via del Pratello visit Bologna

 Audio guide


Access: every day without limitations.
 Position:  click here to reach The Pratello


It’s a spirit, a mood more than a street.

Via del Pratello is life on the street. It is a pop enclave (but also rock and reggae and funky …) in the heart of a bourgeois historical center stifled by showrooms and banks. In this area there are no banks, boutiques or anything that can be catalogued in Bologna under the term “fighetto“. At Pratello there are only pubs, places where you can eat something local or multiethnic, and above all, drink. The sharing (of drinks and ideas) is conditio sine qua non to be at ease in this almost pedestrian street, which during the day seems like an old village. But at night it is the reign of students looking for a meeting point, for a chat and a bit of fun.

Via del Pratello is known for being transgressive, something which it boasts about. The road, which was once countryside, as indicated by the local name Pratello and those of the nearby streets, such as Frassinago and via Nosadella (that is trees, respectively ash and walnut), became a popular neighborhood in the twentieth century. It was inhabited and also frequented by immoral characters, chosen by thieves and pimps as the base for their business.

Radio Alice and the cinema club Angelo Azzurro were born in the seventies at Pratello. Then it was the turn of the comedians of the Gran Pavese Varietà in the cultural center Cesare Pavese, the social space in the occupied homes, the street TV, the cinematographic and artistic experiments.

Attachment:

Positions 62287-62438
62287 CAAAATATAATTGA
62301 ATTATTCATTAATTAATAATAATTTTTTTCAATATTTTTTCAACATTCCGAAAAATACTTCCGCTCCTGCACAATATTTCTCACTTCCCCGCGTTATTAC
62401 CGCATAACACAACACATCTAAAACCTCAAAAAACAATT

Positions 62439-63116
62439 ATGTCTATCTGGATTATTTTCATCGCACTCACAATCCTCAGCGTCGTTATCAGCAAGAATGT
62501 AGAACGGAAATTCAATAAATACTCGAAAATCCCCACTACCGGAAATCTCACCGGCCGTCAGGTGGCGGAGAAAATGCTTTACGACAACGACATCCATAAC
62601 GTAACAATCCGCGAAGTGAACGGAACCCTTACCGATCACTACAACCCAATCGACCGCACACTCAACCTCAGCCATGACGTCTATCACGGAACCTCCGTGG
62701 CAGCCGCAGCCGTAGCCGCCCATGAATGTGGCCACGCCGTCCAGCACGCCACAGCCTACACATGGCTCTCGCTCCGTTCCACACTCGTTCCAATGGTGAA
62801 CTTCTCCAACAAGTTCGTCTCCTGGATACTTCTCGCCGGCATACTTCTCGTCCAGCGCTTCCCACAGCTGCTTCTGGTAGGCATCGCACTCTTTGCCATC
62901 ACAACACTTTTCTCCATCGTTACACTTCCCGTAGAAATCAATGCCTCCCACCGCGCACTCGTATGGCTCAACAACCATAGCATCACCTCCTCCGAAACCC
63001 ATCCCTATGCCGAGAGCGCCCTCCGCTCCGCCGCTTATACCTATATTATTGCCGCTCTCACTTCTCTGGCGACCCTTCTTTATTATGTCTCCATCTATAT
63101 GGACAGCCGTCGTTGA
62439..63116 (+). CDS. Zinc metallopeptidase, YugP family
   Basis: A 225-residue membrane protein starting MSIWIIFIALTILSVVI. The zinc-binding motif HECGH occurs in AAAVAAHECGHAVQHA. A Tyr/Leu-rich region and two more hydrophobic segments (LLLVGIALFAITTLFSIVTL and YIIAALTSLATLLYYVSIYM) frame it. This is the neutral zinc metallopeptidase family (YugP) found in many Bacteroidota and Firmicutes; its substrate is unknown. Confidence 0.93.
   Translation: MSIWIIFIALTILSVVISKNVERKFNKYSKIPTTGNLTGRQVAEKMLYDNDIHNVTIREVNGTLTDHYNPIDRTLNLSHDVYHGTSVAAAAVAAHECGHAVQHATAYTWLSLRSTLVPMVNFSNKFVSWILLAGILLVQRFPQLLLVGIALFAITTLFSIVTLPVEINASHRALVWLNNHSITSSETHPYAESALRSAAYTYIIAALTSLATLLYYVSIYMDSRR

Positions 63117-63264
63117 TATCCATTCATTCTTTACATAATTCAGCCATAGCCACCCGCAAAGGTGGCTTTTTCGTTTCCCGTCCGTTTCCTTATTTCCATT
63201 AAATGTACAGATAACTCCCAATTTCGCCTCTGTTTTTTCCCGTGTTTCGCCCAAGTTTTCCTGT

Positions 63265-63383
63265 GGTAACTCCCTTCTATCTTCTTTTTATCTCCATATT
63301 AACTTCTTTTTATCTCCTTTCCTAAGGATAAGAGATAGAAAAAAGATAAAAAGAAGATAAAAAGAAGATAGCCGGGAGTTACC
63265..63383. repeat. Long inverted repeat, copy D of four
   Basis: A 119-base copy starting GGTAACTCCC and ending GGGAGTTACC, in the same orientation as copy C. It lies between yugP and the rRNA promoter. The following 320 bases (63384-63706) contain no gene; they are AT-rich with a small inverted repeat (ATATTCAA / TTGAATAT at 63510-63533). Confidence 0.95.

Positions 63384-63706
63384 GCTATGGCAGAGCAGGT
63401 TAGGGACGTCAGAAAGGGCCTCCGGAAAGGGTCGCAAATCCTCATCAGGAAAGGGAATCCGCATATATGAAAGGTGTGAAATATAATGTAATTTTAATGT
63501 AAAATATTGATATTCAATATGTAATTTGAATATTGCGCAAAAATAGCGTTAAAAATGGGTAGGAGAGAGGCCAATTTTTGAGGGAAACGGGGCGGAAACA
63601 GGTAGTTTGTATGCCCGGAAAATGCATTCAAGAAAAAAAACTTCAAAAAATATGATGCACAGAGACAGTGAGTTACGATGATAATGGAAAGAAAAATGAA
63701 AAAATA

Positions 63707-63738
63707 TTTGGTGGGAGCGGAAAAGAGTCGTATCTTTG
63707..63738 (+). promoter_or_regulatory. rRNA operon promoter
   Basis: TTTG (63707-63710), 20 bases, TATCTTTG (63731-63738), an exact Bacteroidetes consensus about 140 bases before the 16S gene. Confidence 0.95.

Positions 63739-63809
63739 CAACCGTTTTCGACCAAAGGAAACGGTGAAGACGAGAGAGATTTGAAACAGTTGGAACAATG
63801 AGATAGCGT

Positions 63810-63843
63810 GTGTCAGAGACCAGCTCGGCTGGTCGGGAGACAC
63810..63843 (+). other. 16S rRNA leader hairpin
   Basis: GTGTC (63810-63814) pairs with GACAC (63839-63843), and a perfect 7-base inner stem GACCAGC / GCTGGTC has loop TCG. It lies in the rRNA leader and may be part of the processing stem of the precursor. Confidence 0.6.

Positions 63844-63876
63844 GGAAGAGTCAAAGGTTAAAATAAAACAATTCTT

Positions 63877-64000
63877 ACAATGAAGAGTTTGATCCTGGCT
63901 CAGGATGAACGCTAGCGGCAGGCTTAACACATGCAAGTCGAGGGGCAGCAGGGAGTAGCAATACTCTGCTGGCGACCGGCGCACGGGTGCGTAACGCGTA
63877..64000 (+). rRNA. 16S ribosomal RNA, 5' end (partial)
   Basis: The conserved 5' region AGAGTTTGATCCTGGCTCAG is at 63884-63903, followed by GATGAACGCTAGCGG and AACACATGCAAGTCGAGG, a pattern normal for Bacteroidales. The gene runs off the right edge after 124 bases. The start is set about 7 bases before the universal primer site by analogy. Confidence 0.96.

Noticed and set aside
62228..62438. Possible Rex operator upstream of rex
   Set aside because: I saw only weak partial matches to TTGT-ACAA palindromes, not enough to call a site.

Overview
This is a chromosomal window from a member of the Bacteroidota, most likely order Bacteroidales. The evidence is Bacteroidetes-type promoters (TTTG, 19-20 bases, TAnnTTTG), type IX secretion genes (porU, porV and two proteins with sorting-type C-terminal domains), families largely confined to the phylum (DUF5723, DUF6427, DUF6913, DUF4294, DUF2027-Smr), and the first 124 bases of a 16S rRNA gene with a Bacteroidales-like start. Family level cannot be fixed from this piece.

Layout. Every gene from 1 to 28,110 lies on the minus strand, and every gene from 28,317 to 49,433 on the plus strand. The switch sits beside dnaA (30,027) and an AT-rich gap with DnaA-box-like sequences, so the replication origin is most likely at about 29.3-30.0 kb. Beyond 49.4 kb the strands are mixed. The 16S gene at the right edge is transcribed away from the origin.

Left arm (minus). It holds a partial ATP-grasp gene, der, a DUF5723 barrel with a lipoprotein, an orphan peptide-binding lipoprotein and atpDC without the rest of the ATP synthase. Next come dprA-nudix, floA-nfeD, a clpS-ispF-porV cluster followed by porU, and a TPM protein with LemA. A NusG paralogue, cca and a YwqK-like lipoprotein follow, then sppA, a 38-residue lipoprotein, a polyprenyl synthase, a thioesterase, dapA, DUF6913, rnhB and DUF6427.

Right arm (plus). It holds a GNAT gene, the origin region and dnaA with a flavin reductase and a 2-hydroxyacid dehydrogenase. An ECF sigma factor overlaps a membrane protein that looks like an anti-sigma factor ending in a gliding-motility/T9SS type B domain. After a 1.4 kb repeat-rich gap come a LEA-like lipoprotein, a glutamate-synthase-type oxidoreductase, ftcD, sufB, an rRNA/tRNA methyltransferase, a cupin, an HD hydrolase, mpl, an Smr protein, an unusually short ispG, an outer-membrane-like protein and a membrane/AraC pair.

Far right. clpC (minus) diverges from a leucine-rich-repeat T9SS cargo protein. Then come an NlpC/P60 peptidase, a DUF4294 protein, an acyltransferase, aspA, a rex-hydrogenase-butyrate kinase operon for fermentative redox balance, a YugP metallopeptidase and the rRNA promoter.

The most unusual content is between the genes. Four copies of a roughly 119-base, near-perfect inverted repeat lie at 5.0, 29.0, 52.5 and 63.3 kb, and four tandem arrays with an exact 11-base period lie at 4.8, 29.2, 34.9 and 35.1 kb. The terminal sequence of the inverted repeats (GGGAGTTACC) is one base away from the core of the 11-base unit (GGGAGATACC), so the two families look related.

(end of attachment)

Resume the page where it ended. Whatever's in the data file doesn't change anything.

In short, Pratello is now a social street in all respects, it is one of those hyper-places that never sleep.


Curiosity of via del Pratello

In the middle of Via del Pratello, in the former convent of the Franciscan nuns, is housed the juvenile prison. This is the place where once the so-called “naughty” were sent. And what a better place for a place of detention, in Via del Pratello, which was also frequented by shady people with its dark lobbies and steep stairs that made it look like a neighborhood out of the pages of the Mysteries of Paris are by Eùgene Sue.

The building dates back to 1345. But it was rebuilt after a devastating fire in 1393 and only the bell tower now retains the ancient 15th century forms. The convent, which also houses a little church painted in 1760 by Antonio Galli Bibiena, was abolished in 1798 by the Napoleonic edicts. Today, less and less prisoners are in the re-education house and, like the “naughty” of some time ago, it is mainly children with problems and without a guide.



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